Translated and edited by: Committee for Justice
Geneva: 7 February 2022
UN experts have indicated that the conditions of arrest and conviction of the Algerian human rights defender Noureddine Tounsi, who also works with the Platform for the Protection of Whistleblowers in Africa (PPLAAF), is closely linked to his work reporting corruption.
Two trials, imprisonment and fines:
The experts explained in a memorandum sent to the Algerian government on December 7, 2021, that on September 21, 2020, Tounsi was arrested and charged in connection with his efforts to expose corruption, including his social media posts criticizing members of the judiciary. On November 24, 2020 the Oran court sentenced him to six months in prison and a fine of 50,000 Algerian dinars (approximately $375.25 USD), and an additional 50,000 Algerian dinars, for disclosing official secrets, and insulting and mistreating government officials and institutions.
The experts added that on April 21, 2021, Tounsi was tried in a second case on charges of insulting the President of the Republic, pressuring judges’ decisions, and violating the privacy of others, and the Court of Fellaoucen in Oran sentenced him to one year in prison.
The experts indicated that on May 20, 2021, Tounsi began a hunger strike, but he ended the hunger strike when he learned of the date of the appeal hearing, which confirmed the sentence issued against him in the Court of First Instance to a year in prison.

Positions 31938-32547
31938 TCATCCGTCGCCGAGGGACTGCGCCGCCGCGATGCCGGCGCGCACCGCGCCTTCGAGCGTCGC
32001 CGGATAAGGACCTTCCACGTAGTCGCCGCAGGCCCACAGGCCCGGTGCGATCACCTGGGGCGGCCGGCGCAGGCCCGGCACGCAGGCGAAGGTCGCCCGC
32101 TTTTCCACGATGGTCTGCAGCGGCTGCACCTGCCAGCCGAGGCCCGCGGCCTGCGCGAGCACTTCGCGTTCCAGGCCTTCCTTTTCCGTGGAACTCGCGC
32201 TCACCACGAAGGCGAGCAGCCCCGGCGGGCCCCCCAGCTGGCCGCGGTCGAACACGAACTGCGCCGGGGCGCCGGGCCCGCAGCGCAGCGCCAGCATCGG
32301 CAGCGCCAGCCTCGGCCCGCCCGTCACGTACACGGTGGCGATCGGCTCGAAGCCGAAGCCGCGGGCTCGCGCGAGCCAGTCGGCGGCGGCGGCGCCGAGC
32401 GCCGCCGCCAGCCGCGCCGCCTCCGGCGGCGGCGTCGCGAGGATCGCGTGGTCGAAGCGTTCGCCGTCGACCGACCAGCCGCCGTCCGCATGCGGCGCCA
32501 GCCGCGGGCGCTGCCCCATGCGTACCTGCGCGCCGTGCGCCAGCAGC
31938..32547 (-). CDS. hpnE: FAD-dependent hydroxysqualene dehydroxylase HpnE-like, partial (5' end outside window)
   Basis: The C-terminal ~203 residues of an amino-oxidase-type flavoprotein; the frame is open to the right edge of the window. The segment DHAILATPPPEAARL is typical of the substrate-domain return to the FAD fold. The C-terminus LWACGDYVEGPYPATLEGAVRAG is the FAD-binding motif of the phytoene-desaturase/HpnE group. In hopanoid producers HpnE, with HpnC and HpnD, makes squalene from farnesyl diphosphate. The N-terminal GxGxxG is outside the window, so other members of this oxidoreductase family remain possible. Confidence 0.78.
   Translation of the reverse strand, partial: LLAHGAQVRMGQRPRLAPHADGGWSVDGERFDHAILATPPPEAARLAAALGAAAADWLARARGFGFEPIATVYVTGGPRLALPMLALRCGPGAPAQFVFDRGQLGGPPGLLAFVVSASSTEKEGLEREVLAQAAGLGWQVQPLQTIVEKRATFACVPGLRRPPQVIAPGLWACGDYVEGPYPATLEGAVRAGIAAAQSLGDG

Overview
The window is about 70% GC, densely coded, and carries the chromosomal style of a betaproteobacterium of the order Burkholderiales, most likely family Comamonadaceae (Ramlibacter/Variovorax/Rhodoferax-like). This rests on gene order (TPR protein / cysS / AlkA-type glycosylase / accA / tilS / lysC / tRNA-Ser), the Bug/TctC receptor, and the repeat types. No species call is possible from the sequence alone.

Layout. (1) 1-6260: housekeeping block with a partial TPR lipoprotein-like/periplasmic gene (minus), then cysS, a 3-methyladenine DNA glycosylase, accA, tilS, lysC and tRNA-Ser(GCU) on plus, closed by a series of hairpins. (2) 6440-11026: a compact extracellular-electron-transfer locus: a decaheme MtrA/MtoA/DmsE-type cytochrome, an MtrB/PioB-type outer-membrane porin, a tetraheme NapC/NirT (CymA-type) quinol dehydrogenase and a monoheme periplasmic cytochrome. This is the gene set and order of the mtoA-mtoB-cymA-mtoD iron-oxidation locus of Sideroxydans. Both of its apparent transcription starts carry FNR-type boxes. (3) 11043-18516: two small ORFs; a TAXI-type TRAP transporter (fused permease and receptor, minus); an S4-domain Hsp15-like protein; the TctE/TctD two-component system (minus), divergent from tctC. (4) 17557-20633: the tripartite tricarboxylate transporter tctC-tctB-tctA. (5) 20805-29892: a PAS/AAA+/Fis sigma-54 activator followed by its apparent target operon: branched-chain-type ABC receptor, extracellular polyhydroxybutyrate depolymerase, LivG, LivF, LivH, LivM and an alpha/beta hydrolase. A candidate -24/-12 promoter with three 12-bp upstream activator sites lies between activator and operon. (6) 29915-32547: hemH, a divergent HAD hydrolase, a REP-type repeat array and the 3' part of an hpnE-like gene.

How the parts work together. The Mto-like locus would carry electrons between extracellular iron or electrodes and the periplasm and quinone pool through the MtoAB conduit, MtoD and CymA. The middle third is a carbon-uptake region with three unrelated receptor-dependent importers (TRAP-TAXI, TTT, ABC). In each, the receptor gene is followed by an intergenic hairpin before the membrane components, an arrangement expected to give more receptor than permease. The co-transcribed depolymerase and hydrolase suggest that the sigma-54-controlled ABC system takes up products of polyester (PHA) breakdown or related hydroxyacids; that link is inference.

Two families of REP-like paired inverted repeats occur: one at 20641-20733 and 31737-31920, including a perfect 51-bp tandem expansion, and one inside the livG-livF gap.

Experts expressed their concerns about the arrest and conviction of Tounsi, who appears to be directly linked to his activities as a whistleblower, amid concerns about the lack of an adequate legal framework in Algeria to protect whistleblowers and anti-corruption activists.
UN demands from Algeria:
The experts called on the Algerian government to provide information on the legal basis for the arrest and conviction of Noureddine Tounsi, and to indicate the extent to which these complied with Algeria’s obligations under international human rights law. They also asked the authorities to indicate the measures that have been taken to ensure that human rights defenders, including whistleblowers and anti-corruption activists, work in an enabling environment that allows them to carry out their legitimate human rights work without fear of intimidation or criminalization of any kind.